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The words of Banksy speak for the Opera House

As Australians enter a discussion about advertising space on the Opera House, it is Banksy that has already spoken on the issue.

 

 

Banksy burned himself into our attention over the weekend with his latest piece, making sure his art would shred itself once purchased at auction. It’s ostensibly a slam on the art world’s overvaluation of nonsense, it was also a symbol of the division between rich and poor, and the propensity of those who have it, to distance themselves from those who don’t.

 

 

However, the well-heeled of Sotheby’s do not exclusively walk that room, as Sydneysiders are discovering, as they’re building volume in an attempt to halt the murky forces who are attempting to monetise existing art for personal gain. We’re all extremely familiar with the narrative of what our politicians believe the Opera House should be, but it is the words of Banksy, not his work, that speaks wonderfully to this issue:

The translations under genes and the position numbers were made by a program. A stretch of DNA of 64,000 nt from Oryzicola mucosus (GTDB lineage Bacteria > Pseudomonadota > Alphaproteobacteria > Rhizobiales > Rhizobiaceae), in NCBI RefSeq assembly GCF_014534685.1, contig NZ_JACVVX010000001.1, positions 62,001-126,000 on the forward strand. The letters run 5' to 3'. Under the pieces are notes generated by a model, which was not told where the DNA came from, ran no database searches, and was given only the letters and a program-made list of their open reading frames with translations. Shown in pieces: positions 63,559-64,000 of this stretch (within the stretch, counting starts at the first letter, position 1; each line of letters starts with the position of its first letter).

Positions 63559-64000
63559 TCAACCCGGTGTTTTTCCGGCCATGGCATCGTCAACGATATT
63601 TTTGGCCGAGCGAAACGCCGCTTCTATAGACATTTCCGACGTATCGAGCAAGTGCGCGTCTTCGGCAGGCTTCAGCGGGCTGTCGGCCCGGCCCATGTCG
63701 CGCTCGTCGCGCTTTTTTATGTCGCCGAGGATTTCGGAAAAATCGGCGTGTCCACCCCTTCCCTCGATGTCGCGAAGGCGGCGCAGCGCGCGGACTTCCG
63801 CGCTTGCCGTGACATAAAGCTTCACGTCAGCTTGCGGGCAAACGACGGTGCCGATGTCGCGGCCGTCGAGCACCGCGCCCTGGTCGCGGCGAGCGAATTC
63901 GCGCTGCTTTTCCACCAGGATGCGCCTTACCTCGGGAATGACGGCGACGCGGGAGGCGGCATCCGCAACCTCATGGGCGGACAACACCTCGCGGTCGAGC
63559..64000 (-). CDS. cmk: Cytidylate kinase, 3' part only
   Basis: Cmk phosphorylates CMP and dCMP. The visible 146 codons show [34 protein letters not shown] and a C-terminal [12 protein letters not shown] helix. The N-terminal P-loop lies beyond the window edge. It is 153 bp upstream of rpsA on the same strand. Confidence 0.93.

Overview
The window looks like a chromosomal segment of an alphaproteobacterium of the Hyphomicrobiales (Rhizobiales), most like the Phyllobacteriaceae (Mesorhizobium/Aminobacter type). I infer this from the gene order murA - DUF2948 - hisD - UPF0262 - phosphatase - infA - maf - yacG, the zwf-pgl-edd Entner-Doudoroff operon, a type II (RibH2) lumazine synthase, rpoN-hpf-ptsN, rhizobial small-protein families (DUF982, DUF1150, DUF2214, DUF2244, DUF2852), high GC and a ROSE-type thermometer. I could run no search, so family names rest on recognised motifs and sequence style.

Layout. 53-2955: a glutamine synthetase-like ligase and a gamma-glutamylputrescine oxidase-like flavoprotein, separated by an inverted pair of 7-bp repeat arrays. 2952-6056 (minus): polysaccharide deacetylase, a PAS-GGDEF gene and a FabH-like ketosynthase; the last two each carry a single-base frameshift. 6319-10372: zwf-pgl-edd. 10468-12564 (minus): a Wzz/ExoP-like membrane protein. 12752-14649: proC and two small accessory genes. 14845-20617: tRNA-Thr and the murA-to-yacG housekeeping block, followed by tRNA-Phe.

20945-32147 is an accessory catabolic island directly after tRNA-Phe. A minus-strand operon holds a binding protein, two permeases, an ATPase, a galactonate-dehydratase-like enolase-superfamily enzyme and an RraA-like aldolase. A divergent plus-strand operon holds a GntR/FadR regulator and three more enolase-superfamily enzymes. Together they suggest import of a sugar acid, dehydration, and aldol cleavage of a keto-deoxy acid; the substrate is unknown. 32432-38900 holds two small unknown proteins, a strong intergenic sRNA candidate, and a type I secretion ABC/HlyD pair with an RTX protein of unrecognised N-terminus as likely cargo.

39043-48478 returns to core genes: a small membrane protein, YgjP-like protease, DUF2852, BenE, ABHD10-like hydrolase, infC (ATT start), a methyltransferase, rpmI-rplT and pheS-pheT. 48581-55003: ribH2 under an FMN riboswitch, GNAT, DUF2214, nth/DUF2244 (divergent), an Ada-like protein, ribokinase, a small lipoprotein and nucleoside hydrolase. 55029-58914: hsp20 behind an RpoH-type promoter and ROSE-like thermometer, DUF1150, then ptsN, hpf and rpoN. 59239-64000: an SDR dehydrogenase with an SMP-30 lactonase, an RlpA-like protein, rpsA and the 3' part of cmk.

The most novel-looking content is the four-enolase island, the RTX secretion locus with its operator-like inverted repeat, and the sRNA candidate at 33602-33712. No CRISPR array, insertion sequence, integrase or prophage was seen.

Any advert in a public space that gives you no choice whether you see it or not is yours. You owe the companies nothing. Less than nothing, you especially don’t owe them any courtesy. They owe you. They have re-arranged the world to put themselves in front of you. They never asked for your permission, don’t even start asking for theirs.

The minds of those responsible justified the move thusly, claiming that this race should be pitched on the side of the Opera House, because it is “providing $100m to the economy, delivering a tourism boom to Sydney Sydney around the world.”

It’s worth mentioning that both sides of the NSW government backed the move. For them, it’s a question of money. For us, it’s no small change.

We owe them nothing but our opinion.

 

 

 

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